Four Components can be Represented by Pseudo-Phase Diagrams -- Complexes Formed from Species of Opposite Charge Represent Complicated Phase Diagrams -- Bibliography -- Chapter 6 Surfactant Self-Assembly: Beyond the Spherical Micelle -- Micelle Type and Size Vary with Concentration -- Micellar Growth is Different for Different Systems -- The Shape of the Micelles Affects the Rheology of Solutions of Gemini Surfactants -- Surfactant Phases are Built up by Discrete or Infinite Self-Assemblies -- Micellar Solutions can Reach Saturation -- Structures of Liquid Crystalline Phases -- Micellar Cubic Phase -- Hexagonal Phase -- Lamellar Phase -- Bicontinuous Cubic Phases -- Reversed Structures -- How to Determine Phase Diagrams -- Binary Surfactant-Water Phase Diagrams can be Very Different -- Three-Component Phase Diagrams are Complex but have a Direct Bearing on Applications -- Surfactant Geometry and Packing Determine Aggregate Structure: The Packing Parameter is a useful Concept -- Polar Lipids Show the same Phase Behavior as other Amphiphiles -- Liquid Crystalline Phases may form in Solvents other than Water -- Bibliography -- Chapter 7 Surfactants and Polymers Containing Oxyethylene Groups Show a Complex Behavior -- Polyoxyethylene Chains make up the Hydrophilic Part of Many Surfactants and Polymers -- CMC and Micellar Size of Oxyethylene-Based Surfactants are Strongly Temperature Dependent -- Phase Diagrams are Very Different at Different Temperatures -- The L3 or "Sponge" Phase -- Sequence of Self-Assembly Structures as a Function of Temperature -- The Critical Packing Parameter and the Spontaneous Curvature Concepts are Useful Tools -- Clouding is a Characteristic Feature of Polyoxyethylene-Based Surfactants and many Nonionic Polymers -- Clouding is Strongly Dependent on Cosolutes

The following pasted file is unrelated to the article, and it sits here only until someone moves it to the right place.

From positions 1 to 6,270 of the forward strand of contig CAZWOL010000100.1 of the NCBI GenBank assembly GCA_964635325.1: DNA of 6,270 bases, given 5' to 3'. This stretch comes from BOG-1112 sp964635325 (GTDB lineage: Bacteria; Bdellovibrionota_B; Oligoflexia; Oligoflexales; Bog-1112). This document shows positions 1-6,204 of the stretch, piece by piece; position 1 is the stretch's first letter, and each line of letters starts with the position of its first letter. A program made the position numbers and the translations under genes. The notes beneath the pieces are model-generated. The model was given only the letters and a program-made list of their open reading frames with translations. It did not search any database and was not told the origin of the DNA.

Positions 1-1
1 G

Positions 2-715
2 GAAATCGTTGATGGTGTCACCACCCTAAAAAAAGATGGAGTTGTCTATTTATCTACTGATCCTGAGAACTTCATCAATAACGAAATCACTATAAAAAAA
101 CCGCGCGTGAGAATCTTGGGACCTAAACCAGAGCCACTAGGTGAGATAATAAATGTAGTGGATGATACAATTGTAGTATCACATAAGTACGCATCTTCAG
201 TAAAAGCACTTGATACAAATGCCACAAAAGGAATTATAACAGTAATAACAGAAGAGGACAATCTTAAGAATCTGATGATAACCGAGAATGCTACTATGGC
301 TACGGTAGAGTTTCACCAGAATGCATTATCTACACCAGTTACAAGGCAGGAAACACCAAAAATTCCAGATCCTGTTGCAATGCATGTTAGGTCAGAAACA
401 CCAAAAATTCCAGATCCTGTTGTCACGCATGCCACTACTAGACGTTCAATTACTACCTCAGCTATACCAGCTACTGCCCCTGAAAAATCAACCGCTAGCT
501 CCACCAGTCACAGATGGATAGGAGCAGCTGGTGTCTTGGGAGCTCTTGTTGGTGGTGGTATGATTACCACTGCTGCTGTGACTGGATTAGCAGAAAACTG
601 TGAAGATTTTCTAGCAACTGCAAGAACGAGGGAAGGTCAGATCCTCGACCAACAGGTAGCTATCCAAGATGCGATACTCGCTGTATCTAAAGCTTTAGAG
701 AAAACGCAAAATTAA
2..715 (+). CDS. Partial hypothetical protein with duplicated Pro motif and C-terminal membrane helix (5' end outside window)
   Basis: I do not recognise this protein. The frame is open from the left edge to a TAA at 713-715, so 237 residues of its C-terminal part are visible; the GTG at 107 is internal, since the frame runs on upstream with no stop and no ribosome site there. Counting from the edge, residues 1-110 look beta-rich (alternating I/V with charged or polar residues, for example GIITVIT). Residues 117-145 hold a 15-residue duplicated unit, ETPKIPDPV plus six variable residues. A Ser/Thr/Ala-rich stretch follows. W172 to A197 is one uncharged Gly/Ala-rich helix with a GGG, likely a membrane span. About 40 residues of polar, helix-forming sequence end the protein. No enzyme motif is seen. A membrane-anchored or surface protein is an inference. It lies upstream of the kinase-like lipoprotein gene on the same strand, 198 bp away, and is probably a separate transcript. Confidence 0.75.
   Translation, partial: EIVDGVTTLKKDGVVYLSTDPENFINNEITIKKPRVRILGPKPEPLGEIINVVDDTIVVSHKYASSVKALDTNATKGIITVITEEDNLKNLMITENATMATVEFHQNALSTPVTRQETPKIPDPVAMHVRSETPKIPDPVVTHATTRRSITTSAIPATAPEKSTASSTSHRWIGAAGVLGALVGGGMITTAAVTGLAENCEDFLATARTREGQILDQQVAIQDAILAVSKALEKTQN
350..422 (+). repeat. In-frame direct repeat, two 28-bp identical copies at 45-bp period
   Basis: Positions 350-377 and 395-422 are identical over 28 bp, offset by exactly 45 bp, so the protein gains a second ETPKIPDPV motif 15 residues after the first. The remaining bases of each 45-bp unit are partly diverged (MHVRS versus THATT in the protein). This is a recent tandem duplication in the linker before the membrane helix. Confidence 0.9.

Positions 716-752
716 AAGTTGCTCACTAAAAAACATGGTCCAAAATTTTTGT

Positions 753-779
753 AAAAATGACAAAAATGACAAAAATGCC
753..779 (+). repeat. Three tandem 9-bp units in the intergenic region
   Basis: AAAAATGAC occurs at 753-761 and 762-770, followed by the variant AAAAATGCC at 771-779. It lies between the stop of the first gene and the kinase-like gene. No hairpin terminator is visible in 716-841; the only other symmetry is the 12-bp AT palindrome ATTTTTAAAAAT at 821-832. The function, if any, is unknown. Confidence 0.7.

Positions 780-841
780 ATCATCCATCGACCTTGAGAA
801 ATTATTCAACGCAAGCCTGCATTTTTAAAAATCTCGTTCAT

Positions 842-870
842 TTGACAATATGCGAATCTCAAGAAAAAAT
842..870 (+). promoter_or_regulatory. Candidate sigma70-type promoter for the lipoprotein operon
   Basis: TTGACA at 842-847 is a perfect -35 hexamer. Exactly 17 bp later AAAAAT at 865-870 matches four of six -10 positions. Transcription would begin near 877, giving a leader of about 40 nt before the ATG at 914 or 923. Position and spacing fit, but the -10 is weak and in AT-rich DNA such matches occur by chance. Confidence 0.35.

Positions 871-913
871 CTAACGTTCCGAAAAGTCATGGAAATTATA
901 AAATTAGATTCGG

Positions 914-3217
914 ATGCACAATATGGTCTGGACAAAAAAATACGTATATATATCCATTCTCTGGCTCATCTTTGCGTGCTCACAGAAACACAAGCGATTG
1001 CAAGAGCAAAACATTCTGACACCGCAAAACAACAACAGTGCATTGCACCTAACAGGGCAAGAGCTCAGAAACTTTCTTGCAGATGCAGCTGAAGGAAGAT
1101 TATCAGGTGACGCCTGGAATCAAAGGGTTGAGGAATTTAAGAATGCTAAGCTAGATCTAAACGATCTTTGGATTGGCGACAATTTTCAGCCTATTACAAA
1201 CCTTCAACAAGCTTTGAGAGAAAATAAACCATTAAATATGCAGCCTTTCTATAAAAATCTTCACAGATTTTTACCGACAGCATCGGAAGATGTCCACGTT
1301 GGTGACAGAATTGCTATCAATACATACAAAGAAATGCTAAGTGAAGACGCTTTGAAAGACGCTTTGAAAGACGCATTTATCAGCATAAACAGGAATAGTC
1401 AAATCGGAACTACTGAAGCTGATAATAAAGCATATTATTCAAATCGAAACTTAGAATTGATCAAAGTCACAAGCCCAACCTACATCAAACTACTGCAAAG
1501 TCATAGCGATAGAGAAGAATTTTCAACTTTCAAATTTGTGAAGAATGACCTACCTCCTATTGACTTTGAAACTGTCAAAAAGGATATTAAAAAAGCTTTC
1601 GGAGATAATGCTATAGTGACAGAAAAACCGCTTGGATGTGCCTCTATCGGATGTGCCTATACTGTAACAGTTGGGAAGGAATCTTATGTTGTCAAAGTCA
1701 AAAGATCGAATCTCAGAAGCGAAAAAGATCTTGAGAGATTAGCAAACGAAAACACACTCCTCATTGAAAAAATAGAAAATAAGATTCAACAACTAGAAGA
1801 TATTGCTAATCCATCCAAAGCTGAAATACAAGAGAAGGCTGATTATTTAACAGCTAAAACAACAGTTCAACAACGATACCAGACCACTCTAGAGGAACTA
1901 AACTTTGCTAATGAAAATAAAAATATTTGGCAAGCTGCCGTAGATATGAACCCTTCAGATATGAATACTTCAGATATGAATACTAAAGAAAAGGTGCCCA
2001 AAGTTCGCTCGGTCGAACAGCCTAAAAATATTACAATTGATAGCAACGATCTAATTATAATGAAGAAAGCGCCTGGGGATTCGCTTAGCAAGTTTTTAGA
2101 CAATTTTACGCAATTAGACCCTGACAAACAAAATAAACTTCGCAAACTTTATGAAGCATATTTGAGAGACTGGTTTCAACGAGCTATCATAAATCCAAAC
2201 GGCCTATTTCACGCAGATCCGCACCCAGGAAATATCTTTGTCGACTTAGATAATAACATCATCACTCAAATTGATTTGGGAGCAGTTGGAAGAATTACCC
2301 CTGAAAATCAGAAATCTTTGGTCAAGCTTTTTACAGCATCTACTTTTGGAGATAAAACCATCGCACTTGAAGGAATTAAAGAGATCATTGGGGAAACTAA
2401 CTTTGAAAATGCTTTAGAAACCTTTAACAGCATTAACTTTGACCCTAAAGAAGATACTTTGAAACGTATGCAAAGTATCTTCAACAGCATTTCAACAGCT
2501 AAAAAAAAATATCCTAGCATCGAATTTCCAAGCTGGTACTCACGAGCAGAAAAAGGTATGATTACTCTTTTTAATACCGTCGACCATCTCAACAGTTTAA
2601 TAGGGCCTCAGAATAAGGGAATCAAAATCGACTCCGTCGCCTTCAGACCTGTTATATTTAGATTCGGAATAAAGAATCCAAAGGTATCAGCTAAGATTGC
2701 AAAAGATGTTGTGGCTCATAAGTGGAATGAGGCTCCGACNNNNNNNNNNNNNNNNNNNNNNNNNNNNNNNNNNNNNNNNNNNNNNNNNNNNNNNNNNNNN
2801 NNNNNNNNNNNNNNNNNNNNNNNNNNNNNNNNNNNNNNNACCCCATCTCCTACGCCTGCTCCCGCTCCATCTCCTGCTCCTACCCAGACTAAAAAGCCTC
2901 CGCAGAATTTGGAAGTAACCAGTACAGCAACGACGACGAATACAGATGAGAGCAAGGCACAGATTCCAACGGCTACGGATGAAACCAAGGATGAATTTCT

Physicochemical Properties of Block Copolymers Containing Polyoxyethylene Segments Resemble those of Polyoxyethylene-Based Surfactants -- Temperature Anomalies of Oxyethylene-Based Surfactants and Polymers are Ubiquitous -- Temperature Anomalies are Present in Solvents Other than Water and for Other Polymers -- Bibliography -- Chapter 8 Surfactant Adsorption at Solid Surfaces -- Surfactant Adsorption at Hydrophobic Surfaces -- Nonionic Surfactants at Hydrophobic Surfaces -- Ionic Surfactants at Hydrophobic Surfaces -- Surfactant Adsorption at Hydrophilic Surfaces -- Nonionic Surfactants at Hydrophilic Surfaces -- Ionic Surfactants at Hydrophilic Surfaces -- Surfactant Self-Assemblies at Surfaces Have Various Shapes -- Strong Interaction with the Surface Can Give Epitaxial Effects -- Adsolublization is the Solubilization of Substrates in the Surface Aggregates -- Analysis of Surfactant Adsorption Isotherms -- Model Surfaces and Methods to Determine Adsorption -- Dispersed Systems -- Macroscopic Surfaces -- Bibliography -- Chapter 9 Polymers in Solution -- Polymer Properties are Governed by the Choice of Monomers -- Molecular Weight is an Important Parameter -- Dissolving a Polymer can be a Problem -- The Solubility Parameter is Used to Find the Right Solvent -- Polyelectrolytes are Polymers with Charges -- Polymer Size and Shape are Important Characteristics -- There are Various Classes of Water-Soluble Polymers -- Polymers are Used as Thickeners -- Polymers in Solution Differ from Ordinary Mixtures -- There is a Bridge to Colloidal Systems -- Phase Equilibrium Considerations -- Mixtures of Two Polymers in Water -- Bibliography -- Chapter 10 Surface Active Polymers -- Surface Active Polymers can be Designed in Different Ways -- Polymers with a Hydrophilic Backbone and Hydrophobic Side Chains